except in the case of intervention by the OPC or other parties; requires the
FPSC to promulgate rules by December 31, 2016;
Prohibits recovery of rate case expense from more than one rate case at a
time; and
•
•
•
Authorizes the FPSC, on its own motion, to review secondary drinking
water quality standards of a water utility subject to its jurisdiction, and
review issues of odor, noise, aerosol drift or lighting as it pertains to a
wastewater utility subject to its jurisdiction.
Expands authorized use of the Drinking Water State Revolving Loan Fund
to include for-profit, privately-owned, or investor-owned water systems.
Effective date: July 1, 2016
Handout
fitemal
Agenda
/2 1/16?
Item No.
2016 BILLS OF INTEREST - EXECUTIVE REPORT - UPDATED 0I/I5/I6
HOUSE
SENATE
FINAL
Enrolled (E);
SIMILARBILLS
RE: (sponsors)
Dead CD)
Water and Wastewater
HB491
(Rep. Smith)
SB 534
ACTIONS:
SUMMARY:
HB 491 is similar to SB 534 (above) with the following exceptions:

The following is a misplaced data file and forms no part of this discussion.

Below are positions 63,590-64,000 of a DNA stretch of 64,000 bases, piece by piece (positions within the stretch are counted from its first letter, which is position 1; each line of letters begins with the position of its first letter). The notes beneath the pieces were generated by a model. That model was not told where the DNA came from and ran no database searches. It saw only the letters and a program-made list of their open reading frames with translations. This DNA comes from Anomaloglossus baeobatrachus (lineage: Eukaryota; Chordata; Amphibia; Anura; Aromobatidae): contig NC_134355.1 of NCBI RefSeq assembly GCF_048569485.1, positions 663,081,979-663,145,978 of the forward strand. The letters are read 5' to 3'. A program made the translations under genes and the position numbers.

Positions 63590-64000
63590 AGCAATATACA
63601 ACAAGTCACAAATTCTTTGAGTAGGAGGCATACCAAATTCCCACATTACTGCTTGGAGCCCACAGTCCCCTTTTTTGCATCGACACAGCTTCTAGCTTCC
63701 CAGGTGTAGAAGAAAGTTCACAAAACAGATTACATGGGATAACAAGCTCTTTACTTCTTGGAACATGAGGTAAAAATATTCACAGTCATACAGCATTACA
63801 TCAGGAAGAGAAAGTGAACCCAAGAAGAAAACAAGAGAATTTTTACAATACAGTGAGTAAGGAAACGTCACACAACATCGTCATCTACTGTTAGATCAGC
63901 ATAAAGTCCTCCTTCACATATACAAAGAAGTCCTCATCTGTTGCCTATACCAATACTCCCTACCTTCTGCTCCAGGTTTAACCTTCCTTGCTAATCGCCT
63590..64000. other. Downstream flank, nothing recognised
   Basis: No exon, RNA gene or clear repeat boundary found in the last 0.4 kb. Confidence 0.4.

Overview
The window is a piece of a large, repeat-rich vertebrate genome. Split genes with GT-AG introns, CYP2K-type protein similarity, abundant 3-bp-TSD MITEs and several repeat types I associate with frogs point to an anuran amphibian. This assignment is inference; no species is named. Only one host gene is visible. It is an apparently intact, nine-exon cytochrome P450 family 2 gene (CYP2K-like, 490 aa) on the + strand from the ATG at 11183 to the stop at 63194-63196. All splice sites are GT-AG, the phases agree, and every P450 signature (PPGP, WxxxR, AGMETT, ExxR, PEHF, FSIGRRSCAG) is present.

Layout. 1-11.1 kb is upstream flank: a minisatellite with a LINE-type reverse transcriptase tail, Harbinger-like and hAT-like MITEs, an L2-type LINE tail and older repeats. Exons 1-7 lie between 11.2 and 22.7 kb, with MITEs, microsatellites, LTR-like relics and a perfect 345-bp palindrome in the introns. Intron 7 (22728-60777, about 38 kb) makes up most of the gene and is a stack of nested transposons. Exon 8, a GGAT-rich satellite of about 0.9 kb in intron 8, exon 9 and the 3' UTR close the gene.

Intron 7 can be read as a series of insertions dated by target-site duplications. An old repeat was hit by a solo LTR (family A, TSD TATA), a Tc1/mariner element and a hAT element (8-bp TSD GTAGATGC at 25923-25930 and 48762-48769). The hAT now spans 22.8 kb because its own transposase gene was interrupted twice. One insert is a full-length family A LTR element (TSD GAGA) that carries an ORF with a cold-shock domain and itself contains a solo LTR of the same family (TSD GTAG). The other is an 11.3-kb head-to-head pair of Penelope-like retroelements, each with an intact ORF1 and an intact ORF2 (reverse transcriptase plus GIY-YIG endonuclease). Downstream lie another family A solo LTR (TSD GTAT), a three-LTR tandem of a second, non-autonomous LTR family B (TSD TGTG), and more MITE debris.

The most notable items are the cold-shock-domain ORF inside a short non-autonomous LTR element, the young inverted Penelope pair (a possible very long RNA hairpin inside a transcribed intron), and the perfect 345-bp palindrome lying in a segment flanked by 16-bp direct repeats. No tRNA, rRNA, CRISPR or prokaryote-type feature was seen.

•
The requirement limiting a utility from recovering more than 50 percent of
•
•
reasonable rate case expense has been removed;
Entities receiving tax exemptions must be Florida corporations; and
Requires the FPSC, upon petition by the utility, to create a utility reserve
fund. (SB 534 leaves creation of the reserve fund to FPSC discretion.)
HB395
SB 1478
Utility Advanced Cost
Recovery
(Reps. Murphy, Latvala, Burgess)
11/17/15
HOUSE
Favorable with OS by Energy & Utilities
Subcommittee; 12 Yeas, 1 Nay
11/18/15
HOUSE
Committee Substitute Text (C1) Filed
11/19/15
HOUSE
Now in Finance & Tax Committee
HB4057
(Sen. Sobel)
SUMMARY: